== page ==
ENDNOTES
 
 

1. Public Law 89-665, 15 October 1966.

2. For a chronology of the establishment of some of the more significant organizations and legislation see Murtagh, Keeping Time, 205-212.

3. Abercrombie, "Big in the 70's: Recycling and Restoration," 55.

4. Statement of James Biddle, President, National Trust for Historic Preservation in National Trust for Historic Preservation, Old & New Architecture: Design Relationship, 9.

5. The Secretary of the Interior's Standards for Historic Preservation Projects were codified in 1978 as 36 CFR 1207. The standards were revised in 1983 and most recently in 1995 as The Secretary of the Interior's Standards for the Treatment of Historic Properties as 36 CFR 68 and published in the 12 July 1995 Federal Register (Vol. 60, No. 133). For a summary of the evolution of the standards, see Weeks, "Historic Preservation Treatment: Toward a Common Language," 32-35.

6. Abercrombie, "Big in the 70's: Recycling and Restoration," 55.

7. Dietsch, "Reviving Rehabilitation Tax Credits," 13.

8. The National Trust sponsored Seminar on Preservation and Restoration took place in Williamsburg, Virginia on 8-11 September 1963. The Second International Congress of Architects and Technicians of Historical Monuments was held in Venice on 25-31 May 1964; the result of this meeting was the adoption of the International Charter for the Conservation and Restoration of Monuments and Sites (Venice Charter).

9. Jokilehto, "The Debate on Authenticity," 6.

10. Mosse, "Comment," 42.

11. (Not Used)

12. From James Short's preface to Historic Preservation Today: Essays Presented to the Seminar on Preservation and Restoration, Williamsburg, Virginia, September 8-11, 1963, v.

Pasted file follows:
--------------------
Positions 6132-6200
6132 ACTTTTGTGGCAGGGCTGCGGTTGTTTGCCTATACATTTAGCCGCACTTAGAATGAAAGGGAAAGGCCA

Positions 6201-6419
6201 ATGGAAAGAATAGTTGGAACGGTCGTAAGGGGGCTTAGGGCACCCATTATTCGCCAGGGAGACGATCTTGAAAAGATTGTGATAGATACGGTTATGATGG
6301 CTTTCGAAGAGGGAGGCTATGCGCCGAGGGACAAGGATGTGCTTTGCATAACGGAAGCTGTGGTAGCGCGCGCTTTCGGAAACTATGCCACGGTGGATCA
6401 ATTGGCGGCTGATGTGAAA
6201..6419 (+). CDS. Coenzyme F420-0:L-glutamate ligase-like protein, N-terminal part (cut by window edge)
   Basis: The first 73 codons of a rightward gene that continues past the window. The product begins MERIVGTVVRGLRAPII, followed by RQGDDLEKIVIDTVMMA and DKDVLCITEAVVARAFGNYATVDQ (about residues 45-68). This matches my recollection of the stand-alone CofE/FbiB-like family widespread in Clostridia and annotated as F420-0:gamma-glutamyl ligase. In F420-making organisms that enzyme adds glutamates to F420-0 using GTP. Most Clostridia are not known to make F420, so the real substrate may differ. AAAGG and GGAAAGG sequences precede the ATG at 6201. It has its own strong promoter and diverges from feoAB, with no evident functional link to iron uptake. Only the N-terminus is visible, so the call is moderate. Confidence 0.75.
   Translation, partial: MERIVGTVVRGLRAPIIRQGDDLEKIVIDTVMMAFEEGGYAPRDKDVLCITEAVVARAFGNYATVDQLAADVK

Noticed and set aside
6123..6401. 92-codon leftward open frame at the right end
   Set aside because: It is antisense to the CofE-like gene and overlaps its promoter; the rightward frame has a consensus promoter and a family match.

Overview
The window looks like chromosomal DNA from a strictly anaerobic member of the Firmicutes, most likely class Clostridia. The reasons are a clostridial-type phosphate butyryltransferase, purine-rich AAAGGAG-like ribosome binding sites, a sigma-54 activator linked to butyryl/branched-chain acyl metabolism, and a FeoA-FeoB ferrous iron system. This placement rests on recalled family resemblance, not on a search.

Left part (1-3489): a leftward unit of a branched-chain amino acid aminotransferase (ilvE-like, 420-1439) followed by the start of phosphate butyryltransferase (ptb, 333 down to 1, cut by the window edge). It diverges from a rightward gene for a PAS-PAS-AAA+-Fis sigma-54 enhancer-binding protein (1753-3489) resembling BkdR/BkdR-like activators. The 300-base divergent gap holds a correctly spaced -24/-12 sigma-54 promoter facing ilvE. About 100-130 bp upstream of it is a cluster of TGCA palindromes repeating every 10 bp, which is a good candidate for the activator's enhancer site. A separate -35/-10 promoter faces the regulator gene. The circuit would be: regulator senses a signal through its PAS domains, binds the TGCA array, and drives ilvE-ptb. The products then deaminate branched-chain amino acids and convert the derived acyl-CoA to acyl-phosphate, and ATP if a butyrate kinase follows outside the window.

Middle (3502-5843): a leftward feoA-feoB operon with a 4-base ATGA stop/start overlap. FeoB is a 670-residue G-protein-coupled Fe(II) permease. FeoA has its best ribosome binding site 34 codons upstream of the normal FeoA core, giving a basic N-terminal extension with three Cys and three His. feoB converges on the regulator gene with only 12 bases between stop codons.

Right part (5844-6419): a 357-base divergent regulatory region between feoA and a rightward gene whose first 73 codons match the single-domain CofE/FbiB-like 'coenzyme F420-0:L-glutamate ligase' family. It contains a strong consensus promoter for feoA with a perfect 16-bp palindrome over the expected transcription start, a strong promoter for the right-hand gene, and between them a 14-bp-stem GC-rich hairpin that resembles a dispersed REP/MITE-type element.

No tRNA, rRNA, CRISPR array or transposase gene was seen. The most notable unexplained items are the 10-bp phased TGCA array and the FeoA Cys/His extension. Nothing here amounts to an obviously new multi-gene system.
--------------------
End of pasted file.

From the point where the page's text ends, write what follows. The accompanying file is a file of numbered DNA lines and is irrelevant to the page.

13. The third paper, "Reconstruction of the Old Town Centers of Poland" by Stanislaw Lorentz is primarily a documentation of the post-war efforts to reconstruct the damaged city centers of Poland. Though not discussed here, the subject remains a common example in the historic preservation field. In one of the first codified preservation books written over twenty-five years after the conference, Historic Preservation: Curatorial Management of the Built World by James Marston Fitch, the reconstruction of the town centers is used as a case study in preservation practice.

14. Dupont, "Viollet-le-Duc and Restoration in France," 8-9.

15. ibid, 11-13.

16. Viollet-le-Duc as quoted by Dupont, ibid, 13.

17. Viollet-le-Duc, Dictionnaire raisonné, 214.

18. ibid, 216.

19. Dupont, "Viollet-le-Duc and Restoration in France," 21-22.

20. Summerson, "Ruskin, Morris, and the ‘Anti-Scrape' Philosophy," 23.

21. APT Bulletin 17, no. 3 & 4 (1985).

22. Wheeler, Michael, ed. Ruskin and Environment: The Storm-Cloud of the Nineteenth Century. Manchester: Manchester University Press, 1995.

23. Ruskin, "The Lamp of Memory" in The Seven Lamps of Architecture, 186-187. Quoted in Summerson, "Ruskin, Morris, and the ‘Anti-Scrape' Philosophy," 23-24.